The Stars Group, parent company of PokerStars, reported its second quarter results this week. In what the poker world is wondering if it is a sign to come, the percentage of poker as a portion of revenue compared to the rest of the company sharply decreased. Sports betting took over as the top vertical in the company, though overall, sports betting, casino, and poker are all bunched together.
On the second page of its press release, The Stars Group said that sports betting made up 36 percent of the second quarter’s revenue. Online casino games were second at 31 percent, while poker came in third at 30 percent. In the same quarter last year, the numbers were 20 percent, 25 percent, and 53 percent, respectively.
While that drop from 53 to 30 percent is jarring, it is not as bad as it seems for poker. The company said that overall revenue, which increased by 55 percent quarter over quarter, was affected primarily by the July 2018 acquisition of Sky Betting & Gaming. Sports betting naturally swelled as a result and PokerStars’ portion of the pie deflated.
The Stars Group is definitely banking on sports betting to be a growth driver in the near future. In May, it booked a deal with FOX Sports to create FOX Bet, a real-money and play-money wagering platform. It also, just last month, inked a huge deal with Penn National Gaming in which The Stars Group will gain online sports betting access in up to ten states in which Penn National has brick-and-mortar casinos.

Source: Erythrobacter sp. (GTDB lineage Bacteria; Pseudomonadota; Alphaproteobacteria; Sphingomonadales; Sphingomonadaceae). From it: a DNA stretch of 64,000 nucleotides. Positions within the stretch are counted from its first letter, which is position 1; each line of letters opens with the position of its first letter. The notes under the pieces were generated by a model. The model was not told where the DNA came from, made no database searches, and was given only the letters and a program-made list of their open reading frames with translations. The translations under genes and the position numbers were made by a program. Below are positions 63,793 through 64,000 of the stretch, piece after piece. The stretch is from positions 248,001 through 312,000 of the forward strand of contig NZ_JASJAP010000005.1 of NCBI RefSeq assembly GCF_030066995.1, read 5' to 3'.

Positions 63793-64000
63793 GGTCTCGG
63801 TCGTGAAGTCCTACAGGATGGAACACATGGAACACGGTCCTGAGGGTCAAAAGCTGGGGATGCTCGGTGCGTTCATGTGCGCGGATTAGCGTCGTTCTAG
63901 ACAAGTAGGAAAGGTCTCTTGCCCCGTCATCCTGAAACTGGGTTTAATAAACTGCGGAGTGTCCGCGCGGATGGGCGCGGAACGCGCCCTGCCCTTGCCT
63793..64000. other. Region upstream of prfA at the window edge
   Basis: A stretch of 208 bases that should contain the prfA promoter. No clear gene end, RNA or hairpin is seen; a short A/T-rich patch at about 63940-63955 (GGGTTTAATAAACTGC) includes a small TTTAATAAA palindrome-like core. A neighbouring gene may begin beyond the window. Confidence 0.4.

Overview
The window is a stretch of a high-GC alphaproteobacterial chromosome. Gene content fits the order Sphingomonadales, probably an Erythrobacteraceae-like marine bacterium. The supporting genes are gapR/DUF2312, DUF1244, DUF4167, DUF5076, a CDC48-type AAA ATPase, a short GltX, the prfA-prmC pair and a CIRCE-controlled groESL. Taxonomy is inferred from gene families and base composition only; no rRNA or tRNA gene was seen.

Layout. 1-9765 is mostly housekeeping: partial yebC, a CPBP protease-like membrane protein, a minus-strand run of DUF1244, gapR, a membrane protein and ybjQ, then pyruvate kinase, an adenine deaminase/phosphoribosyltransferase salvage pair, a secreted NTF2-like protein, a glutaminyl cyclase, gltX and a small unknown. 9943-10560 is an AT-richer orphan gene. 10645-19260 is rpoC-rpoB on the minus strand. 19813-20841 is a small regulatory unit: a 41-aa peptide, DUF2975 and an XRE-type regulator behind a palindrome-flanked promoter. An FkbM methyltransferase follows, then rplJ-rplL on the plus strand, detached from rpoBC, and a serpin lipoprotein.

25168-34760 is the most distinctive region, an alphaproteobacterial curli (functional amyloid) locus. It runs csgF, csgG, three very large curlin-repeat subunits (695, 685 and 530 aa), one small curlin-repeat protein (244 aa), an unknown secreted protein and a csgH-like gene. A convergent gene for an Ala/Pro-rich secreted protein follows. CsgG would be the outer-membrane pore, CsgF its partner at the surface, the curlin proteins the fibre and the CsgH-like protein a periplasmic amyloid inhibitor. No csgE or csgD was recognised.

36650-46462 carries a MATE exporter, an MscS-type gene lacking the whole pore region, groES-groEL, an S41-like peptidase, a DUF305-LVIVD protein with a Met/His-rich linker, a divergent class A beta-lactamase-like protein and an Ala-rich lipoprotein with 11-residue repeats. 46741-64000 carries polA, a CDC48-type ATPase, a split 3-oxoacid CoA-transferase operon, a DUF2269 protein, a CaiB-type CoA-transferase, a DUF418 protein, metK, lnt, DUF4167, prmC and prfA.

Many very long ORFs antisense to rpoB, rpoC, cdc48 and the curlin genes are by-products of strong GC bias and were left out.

Looking at the company’s “international” poker revenue numbers, they decreased by 11.7 percent from the second quarter of 2018 to the second quarter of 2019, dropping under $200 million. It seems that The Stars Group does not feel this is a particularly bad sign, pointing to external factors:
Poker revenue for the quarter decreased year-over-year primarily as a result of adverse foreign exchange fluctuations and continued disruptions and regulatory headwinds in certain markets, including reduced deposits by customers as a result of local restrictions on some methods of payment processing and on certain methods of downloading The Stars Group’s poker applications, which was partially offset by continued organic growth in most other markets.
“2019 has been and remains a year of integration, execution and debt reduction,” said The Stars Group’s Chief Executive Officer Rafi Ashkenazi. “We are committed to those key strategic priorities for the rest of the year while we also build our foundation and momentum to become a market leader in the U.S. We are confident that the actions we have taken over the last year, and are pursuing now, including to reassess our fixed cost base, put us in a strong position to deliver our mid-term growth targets from the end of 2019.”
Now that half the year has elapsed, The Stars Group has adjusted its financial forecasts downward, citing, “negative foreign exchange fluctuations, a historically low Betting Net Win Margin in the first quarter for the United Kingdom segment, the slower than planned recovery in certain disrupted markets and some delays in launching The Stars Group’s newly licensed operations in certain jurisdictions, such as Switzerland.”
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